Naphthaleneacetic Acid and Ethephon Are Florigenic in the Biennial Apple Cultivars Golden Delicious and York Imperial

in HortScience

‘Golden Delicious’ and ‘York Imperial’ are apple cultivars that are prone to develop a biennial bearing habit. A successful chemical thinning program with carbaryl plus 6-benzyladenine applied at the 10-mm fruit diameter stage reduced cropload and increased return bloom of ‘York Imperial’, although the improvement in return bloom resulting from chemical thinning was insufficient to ensure a commercial cropload in the year after treatment (fewer than 10% of spurs developing flowers). A chemical thinning program with multiple applications of a naphthaleneacetic acid (NAA) and ethephon mixture during the period from 36 to 73 days after bloom increased return bloom of ‘York Imperial’ trees to commercially acceptable levels (25% or greater of spurs flowering). NAA applied during the period from 50 to 100 days after bloom (summer NAA program) or from 110 to 140 days after bloom (preharvest NAA program) increased return bloom of ‘Golden Delicious’. When aminoethoxyvinylglycine (AVG) was included with the first NAA spray in a summer program, the efficacy was reduced, indicating that ethylene may be partly involved in the florigenic activity of NAA. Dissection of ‘Golden Delicious’ buds sampled from three locations (Asheville, NC; Amherst, MA; Wenatchee, WA) at ≈14-day intervals beginning 50 days after bloom indicated that the time of floral transition (doming of the meristem apex) occurred during the period from 65 to 105 days after bloom at each location. Thus, NAA applications in a summer program for return bloom coincided with the period when floral determination normally occurred. Preharvest NAA programs effectively promoted return bloom in the experiments where a summer NAA program was also effective. These responses indicate that NAA can trigger floral development within vegetative buds relatively late in the summer and outside of the time period when it is generally believed possible to influence flower bud formation.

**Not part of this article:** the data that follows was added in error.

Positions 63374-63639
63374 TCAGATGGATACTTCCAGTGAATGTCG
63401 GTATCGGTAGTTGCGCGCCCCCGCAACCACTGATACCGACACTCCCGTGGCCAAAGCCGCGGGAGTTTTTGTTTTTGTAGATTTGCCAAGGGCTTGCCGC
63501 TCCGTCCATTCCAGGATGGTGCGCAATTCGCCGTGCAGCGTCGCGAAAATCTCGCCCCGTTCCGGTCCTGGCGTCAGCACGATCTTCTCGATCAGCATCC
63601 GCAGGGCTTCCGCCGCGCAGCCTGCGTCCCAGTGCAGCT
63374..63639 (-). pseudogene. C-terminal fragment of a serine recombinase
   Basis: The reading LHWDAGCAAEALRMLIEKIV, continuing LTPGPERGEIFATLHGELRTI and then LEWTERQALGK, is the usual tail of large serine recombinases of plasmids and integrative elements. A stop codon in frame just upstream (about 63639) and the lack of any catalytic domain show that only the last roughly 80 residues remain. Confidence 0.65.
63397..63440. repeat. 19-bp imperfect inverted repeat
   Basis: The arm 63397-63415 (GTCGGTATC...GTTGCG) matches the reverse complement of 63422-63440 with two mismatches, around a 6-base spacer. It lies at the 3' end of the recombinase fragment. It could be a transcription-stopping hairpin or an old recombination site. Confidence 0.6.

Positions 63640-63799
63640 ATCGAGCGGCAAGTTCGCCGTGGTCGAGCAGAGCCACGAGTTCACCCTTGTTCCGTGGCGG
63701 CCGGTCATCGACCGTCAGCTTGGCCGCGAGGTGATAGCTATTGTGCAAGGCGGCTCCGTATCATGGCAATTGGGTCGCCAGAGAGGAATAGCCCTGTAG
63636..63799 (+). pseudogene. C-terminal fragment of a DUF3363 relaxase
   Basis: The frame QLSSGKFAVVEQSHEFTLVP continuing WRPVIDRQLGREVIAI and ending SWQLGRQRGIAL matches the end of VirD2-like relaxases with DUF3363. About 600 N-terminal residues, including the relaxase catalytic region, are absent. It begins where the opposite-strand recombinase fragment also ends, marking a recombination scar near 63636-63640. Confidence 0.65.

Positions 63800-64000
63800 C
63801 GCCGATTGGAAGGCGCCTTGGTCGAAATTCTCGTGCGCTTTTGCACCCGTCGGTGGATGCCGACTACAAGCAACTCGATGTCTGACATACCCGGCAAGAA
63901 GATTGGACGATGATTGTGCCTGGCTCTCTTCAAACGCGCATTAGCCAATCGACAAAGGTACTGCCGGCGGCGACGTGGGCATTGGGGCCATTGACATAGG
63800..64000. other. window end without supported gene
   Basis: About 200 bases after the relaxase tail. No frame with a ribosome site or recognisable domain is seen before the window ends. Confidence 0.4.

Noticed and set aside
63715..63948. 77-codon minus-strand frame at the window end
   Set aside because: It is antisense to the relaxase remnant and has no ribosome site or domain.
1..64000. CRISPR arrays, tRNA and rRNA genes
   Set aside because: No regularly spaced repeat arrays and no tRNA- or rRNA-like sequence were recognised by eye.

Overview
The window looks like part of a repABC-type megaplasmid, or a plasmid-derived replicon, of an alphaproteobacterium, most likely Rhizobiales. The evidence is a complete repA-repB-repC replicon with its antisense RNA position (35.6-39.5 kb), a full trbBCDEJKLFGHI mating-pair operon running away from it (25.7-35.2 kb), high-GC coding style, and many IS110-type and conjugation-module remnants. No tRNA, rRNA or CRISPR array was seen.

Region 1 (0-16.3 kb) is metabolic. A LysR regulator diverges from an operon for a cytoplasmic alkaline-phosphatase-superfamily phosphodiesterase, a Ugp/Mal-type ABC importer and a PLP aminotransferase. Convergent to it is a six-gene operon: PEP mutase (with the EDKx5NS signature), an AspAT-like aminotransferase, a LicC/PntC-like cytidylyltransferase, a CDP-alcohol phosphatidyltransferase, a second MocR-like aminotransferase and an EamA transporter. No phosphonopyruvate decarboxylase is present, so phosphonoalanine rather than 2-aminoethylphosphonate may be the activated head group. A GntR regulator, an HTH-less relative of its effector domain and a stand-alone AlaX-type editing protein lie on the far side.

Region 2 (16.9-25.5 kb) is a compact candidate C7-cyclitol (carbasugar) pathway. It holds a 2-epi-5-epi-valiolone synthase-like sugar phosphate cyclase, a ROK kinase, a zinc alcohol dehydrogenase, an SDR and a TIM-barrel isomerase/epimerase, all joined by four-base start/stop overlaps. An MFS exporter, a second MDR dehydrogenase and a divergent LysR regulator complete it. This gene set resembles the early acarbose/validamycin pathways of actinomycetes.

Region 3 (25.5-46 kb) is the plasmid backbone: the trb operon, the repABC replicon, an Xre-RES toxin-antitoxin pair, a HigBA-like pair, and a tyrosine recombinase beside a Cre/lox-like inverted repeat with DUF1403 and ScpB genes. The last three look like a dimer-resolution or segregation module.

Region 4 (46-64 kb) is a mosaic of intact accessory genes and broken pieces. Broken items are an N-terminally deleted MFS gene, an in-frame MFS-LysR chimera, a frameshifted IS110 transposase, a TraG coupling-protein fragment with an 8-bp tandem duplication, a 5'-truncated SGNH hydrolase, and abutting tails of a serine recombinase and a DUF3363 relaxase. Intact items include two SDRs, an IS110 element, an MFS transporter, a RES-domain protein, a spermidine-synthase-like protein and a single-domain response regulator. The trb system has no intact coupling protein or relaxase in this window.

Abstract

‘Golden Delicious’ and ‘York Imperial’ are apple cultivars that are prone to develop a biennial bearing habit. A successful chemical thinning program with carbaryl plus 6-benzyladenine applied at the 10-mm fruit diameter stage reduced cropload and increased return bloom of ‘York Imperial’, although the improvement in return bloom resulting from chemical thinning was insufficient to ensure a commercial cropload in the year after treatment (fewer than 10% of spurs developing flowers). A chemical thinning program with multiple applications of a naphthaleneacetic acid (NAA) and ethephon mixture during the period from 36 to 73 days after bloom increased return bloom of ‘York Imperial’ trees to commercially acceptable levels (25% or greater of spurs flowering). NAA applied during the period from 50 to 100 days after bloom (summer NAA program) or from 110 to 140 days after bloom (preharvest NAA program) increased return bloom of ‘Golden Delicious’. When aminoethoxyvinylglycine (AVG) was included with the first NAA spray in a summer program, the efficacy was reduced, indicating that ethylene may be partly involved in the florigenic activity of NAA. Dissection of ‘Golden Delicious’ buds sampled from three locations (Asheville, NC; Amherst, MA; Wenatchee, WA) at ≈14-day intervals beginning 50 days after bloom indicated that the time of floral transition (doming of the meristem apex) occurred during the period from 65 to 105 days after bloom at each location. Thus, NAA applications in a summer program for return bloom coincided with the period when floral determination normally occurred. Preharvest NAA programs effectively promoted return bloom in the experiments where a summer NAA program was also effective. These responses indicate that NAA can trigger floral development within vegetative buds relatively late in the summer and outside of the time period when it is generally believed possible to influence flower bud formation.